TSG IntelBrief: Striking Oil: The Threat of the Islamic State's Finances
Striking Oil: The Threat of the Islamic State’s Finances
Bottom Line Up Front:
• The Islamic State (IS) has become a functioning terrorist oil cartel, operating in two countries and presenting a unique challenge to traditional counterterrorism approaches to financing
• It has been strategic in its operations both in Syria and Iraq—seizing and holding functioning oil producing areas as well as contiguous border routes to sell it
• According to reporting from Diyala Province, Iraq, IS is now shipping $1 million a day of oil via tanker trucks into Kurdistan and Iran; for perspective, the 9/11 attacks cost an estimated $500,000 to plan and conduct
• A significant reason for al-Qaeda’s decade-long decline has been intensive pressure on its finances: this pressure simply will not be of concern to IS as long as it controls oil.
While its proclamation that it restored the Islamic Caliphate—complete with an ominous black map—garnered enormous attention, the Islamic State (IS) achieved something altogether troubling this week that actually warrants close attention.
The IS is now a functioning terrorist oil cartel, operating in two countries and with steady supply and demand. In the Iraqi border town of Tuz Khurmatu, IS is shipping oil it controls from the Hamrin 2 and Ujail oil fields near the contested Bayji refinery. With $14,000 per tanker, and over 100 tankers a day moving through Tuz to both Kurdistan and Iran, IS is making over a million dollars a day. Combined with oil fields in Syria, the terrorist group has moved far beyond relying on donors and extortion, presenting governments and counterterrorist organizations with a new vexing issue: how to squeeze the finances of a self-sustaining group.
While it is unclear how long IS can move oil near Bayji, it also has control of Mosul, which is near the damaged Iraqi-Turkish Pipeline (responsible to moving oil north and west). The pipeline has been inoperable for months after an attack, leaving Iraq with only Basra marine and mooring terminals as points of official oil export (along with some disputed Kurdish exports). IS has been strategic in the areas it seized, focusing on locations with proven and current oil and gas production. It hasn’t bothered to take over the unguarded Akkas gas field in Anbar province because the area is still years away from production. It would be a waste of manpower to hold such unprofitable real estate even if the Sunni makeup of the area makes it easier than other areas. The focus on profit is why IS is still battling around Bayji, to squeeze as much revenue as possible from those oil fields before likely falling back if or when the Iraqi military proves capable to the task of reclaiming it.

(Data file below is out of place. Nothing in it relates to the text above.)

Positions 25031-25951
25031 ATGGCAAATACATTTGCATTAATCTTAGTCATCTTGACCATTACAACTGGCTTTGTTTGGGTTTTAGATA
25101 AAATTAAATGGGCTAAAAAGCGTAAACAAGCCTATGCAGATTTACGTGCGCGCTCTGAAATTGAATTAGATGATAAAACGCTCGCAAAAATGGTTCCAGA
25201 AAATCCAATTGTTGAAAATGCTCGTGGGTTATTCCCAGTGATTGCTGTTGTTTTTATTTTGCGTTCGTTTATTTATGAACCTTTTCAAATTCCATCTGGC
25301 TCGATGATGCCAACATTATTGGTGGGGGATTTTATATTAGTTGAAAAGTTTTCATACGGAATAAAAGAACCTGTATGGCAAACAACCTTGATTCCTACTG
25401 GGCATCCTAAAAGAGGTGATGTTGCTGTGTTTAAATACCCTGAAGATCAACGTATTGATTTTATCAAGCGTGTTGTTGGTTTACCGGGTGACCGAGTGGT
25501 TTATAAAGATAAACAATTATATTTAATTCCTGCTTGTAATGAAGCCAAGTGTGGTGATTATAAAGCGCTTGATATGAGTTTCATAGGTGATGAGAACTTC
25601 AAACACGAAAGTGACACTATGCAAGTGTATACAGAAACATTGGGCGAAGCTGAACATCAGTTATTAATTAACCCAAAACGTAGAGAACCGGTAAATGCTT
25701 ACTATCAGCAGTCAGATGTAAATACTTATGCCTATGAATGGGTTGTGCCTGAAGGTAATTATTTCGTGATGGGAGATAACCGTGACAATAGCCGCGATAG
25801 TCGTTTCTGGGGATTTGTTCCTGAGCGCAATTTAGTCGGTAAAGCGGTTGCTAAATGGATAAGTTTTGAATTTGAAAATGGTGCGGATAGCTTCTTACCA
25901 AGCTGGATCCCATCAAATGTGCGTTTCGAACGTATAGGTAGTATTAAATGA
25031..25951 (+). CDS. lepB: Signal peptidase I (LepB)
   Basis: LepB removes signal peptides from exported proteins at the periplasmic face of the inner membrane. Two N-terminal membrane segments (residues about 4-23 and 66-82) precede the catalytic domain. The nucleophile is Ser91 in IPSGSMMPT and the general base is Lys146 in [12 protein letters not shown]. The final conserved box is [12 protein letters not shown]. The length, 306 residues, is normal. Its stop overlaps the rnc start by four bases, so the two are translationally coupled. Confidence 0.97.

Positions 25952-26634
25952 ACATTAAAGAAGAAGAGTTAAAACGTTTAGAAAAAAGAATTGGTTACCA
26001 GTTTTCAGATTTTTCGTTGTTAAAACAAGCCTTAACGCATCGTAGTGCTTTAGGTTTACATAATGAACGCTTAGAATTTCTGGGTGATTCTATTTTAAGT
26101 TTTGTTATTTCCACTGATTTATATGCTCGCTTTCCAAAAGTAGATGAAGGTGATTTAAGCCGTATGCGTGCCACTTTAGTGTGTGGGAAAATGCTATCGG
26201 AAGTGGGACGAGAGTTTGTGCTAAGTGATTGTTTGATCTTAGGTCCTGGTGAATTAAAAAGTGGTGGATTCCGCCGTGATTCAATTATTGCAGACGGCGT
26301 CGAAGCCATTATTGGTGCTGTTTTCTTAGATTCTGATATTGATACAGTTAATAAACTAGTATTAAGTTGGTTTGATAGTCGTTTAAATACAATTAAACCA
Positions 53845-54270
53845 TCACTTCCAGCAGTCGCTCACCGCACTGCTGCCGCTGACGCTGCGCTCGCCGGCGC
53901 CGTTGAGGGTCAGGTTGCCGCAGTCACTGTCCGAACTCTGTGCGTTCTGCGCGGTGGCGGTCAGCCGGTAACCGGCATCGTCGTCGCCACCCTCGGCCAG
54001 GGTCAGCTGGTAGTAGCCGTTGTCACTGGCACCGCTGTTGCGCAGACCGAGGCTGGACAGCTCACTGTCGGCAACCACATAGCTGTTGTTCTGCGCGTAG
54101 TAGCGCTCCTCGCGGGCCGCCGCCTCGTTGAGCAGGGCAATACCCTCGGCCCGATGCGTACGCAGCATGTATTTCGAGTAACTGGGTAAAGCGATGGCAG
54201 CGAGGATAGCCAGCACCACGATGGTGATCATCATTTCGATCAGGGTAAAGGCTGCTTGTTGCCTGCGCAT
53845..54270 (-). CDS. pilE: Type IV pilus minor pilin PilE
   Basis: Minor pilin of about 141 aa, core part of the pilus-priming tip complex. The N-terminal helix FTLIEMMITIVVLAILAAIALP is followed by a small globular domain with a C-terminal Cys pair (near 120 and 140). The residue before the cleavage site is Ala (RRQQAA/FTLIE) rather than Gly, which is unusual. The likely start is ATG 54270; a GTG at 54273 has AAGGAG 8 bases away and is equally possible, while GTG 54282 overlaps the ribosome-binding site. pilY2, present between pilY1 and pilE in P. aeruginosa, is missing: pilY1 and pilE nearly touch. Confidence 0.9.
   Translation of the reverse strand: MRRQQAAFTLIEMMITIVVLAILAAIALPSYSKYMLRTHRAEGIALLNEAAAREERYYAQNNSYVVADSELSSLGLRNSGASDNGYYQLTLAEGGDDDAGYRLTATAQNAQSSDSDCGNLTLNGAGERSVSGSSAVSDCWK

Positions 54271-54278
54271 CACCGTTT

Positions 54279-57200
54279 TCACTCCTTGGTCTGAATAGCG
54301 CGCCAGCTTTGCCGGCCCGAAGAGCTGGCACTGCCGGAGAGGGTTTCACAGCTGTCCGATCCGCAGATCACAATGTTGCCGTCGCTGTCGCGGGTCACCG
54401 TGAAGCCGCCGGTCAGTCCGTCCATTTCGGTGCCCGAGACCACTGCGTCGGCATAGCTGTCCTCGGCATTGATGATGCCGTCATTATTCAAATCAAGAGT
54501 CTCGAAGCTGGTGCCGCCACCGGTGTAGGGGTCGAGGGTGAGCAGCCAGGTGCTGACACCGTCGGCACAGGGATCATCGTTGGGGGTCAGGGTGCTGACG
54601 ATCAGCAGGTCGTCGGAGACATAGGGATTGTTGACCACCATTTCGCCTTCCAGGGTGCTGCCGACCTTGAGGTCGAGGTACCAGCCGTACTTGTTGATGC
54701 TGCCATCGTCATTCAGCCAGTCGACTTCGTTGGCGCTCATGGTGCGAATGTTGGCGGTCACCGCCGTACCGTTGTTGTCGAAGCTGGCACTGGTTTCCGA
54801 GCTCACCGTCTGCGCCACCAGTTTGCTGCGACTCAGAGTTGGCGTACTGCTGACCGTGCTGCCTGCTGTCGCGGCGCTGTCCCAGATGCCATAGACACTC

Adding to this is the news that IS has seized all oil fields in the Dayr al-Zur governorate of Syria, making it an actual multinational cartel. While the production of fields such as al-Omar on the Syria-Iraq border are reduced due to years of fighting, they still produce perhaps 10,000 barrels a day, providing IS with sufficient money to buy weapons and loyalty. With the seizure of Iraqi and Syrian oil fields, and the means to move the oil to willing buyers in Syria, Turkey, Kurdistan, and Iran, IS is accruing money at a disturbing rate. This amount of money combined with territorial gains and sanctuary in both countries makes IS the most serious terrorist threat since the Qaeda of 9/11. To put IS finances in context, Usama bin Ladin probably had less than ten million dollars over the years to build up AQ into a force capable of executing the 9/11 attacks (which cost an estimated $500,000): IS can get that much in ten days through oil sales.
Black market oil sales are notoriously difficult to deter, especially non-maritime shipments. It is impossible to monitor tanker trucks crossing borders that in the best of times were always conducive to smuggling, and now is clearly not the best of times. As long as IS physically holds the oil fields and the routes from them to customers, they will be beyond traditional CT financial measures. There are no sanctions that will work on IS, nor do their customers worry about such legalities. Once oil enters the market, it is indistinguishable from all other oil, negating pressure on buyers as well. The demand for oil ensures that if IS has oil, it will be able to sell it. Outside of regional or international forces seizing key oil producing areas in both Syria and Iraq, IS will continue to accrue immense financial reserves. Even if or when it cedes territory, it will keep the money, meaning the group will persist as a major threat.
Another source of leverage the oil provides is that IS can, in effect, become the source of subsidized fuel for populations desperate for help. Reports that IS is selling Syrian oil from Dayr al-Zur to local buyers at $12 a barrel, with instructions to sell it to locals at $18 a barrel, indicate IS efforts at shoring up local support are well under way. IS ideology might not have broad support but cheap oil and free gas cylinders will, adding to the challenge of uprooting a group determined to stay.
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